I need to draw a very particular kind of line (approximating it using a logarithmic curve is not going to be sufficient). Any help would be very gratefully appreciated!
The line will be straight from 0,0 to Point_A.
It will be a curve from Point_A to 1,1.
The gradient of this curved section will initally be the same as the gradient of the straight section, but will decrease gradually (linearly), reaching 0 when x=1.
Point_A will always have X and Y coordinates in the range 0 to 1.
Point_A will also always be above the straight line from 0,0 to 1,1 (ie. in the half of the chart shaded darker), in case that makes a difference.
For any value of X between 0 and 1, I need a formula to calculate Y.
In fact, it really just needs to be for any vaue of X between Ax and 1, since the straight section is relatively trivial.
Here's what I've tried so far...
I'm extending the line from 0,0 to A, to find the value of Y when X is 1 (see the pink line).
When X=1, Y = Ay / Ax
eg. Y = 0.5 / 0.25 = 2
The pink straight line is always above the ideal curved line, but by how much? (see Line_D)
I know that when X=1, the difference between the Y values of my straight line and my ideal curved line is Ay / Ax (which is 2 in this example) .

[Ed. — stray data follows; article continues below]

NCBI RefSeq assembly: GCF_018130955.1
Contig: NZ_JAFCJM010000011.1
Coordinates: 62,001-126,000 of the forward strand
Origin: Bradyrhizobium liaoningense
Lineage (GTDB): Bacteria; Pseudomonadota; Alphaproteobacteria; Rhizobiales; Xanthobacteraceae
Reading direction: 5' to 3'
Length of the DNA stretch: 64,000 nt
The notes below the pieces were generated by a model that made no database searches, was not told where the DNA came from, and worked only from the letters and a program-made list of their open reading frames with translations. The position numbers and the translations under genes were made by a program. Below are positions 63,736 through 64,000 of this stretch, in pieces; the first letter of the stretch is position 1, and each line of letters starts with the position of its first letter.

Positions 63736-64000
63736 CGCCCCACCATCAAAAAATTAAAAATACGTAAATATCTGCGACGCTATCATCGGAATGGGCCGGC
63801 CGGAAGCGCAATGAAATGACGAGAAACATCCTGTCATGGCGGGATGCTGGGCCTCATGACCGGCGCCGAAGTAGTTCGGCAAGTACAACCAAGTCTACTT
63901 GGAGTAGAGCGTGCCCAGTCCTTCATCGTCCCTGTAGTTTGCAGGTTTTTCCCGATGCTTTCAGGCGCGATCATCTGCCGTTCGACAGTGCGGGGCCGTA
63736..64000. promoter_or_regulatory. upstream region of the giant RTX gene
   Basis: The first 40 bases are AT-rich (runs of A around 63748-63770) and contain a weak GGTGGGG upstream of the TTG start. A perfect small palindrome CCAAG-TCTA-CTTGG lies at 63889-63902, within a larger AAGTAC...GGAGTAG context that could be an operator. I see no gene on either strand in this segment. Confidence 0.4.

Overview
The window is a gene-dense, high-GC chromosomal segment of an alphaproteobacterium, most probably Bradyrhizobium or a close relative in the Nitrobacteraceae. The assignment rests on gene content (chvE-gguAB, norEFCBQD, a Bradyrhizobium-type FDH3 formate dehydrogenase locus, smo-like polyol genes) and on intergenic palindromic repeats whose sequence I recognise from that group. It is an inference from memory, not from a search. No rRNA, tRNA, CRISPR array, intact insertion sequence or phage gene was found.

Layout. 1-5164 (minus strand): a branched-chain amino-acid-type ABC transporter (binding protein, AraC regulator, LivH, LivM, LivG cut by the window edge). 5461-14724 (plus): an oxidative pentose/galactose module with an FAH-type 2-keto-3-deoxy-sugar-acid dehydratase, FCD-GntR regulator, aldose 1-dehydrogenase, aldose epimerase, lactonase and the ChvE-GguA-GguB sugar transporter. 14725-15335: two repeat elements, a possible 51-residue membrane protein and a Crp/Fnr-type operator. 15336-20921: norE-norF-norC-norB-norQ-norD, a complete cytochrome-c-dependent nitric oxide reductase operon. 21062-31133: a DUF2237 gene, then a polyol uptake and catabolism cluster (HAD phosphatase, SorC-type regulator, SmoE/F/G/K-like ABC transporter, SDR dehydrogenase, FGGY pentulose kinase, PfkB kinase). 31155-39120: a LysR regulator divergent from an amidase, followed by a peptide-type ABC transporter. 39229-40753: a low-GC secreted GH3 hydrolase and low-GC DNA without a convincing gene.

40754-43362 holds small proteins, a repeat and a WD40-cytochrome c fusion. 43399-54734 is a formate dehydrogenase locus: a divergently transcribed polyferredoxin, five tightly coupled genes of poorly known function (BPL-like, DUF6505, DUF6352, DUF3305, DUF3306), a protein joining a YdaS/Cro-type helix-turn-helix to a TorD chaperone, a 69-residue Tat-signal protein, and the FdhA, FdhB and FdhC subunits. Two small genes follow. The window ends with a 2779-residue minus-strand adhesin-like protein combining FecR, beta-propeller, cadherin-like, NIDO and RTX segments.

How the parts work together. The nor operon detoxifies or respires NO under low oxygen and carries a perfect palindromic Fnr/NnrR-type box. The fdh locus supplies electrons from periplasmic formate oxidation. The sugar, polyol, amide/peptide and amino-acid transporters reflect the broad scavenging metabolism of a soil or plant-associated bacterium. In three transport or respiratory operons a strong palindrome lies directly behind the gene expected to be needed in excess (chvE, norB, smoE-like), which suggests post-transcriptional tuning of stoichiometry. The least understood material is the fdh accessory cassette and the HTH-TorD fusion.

At X=Ax, the difference is 0.
For any given point between them, the difference will be somewhere between - but it doesn't seem to be a linear relationship.
For any given point on the line (Point_P), I'm finding Px - Ax (Line_B), and expressing it as a proportion of 1 - Ax (Line_C).
B = (Px - Ax) / (1 - Ax)
When Px=Ax, B=0.
When Px=1, B=1.
If I raise B to the power of 1.5, and subtract that from the straightline formula, I get the correct result here - but it only holds true for this example (I only arrived at the value of 1.5 through trial and error).
eg. If X=0.5,
B = (0.5 - 0.25) / (1 - 0.25) = 0.33333
B ^ 1.5 = 0.19245
Y = (0.5 * 0.5 / 0.25) - 0.19245 = 0.80755
So, how on Earth do I calculate the right exponent to use for any given position of Point_A?
Or am I doing something totally wrong to begin with?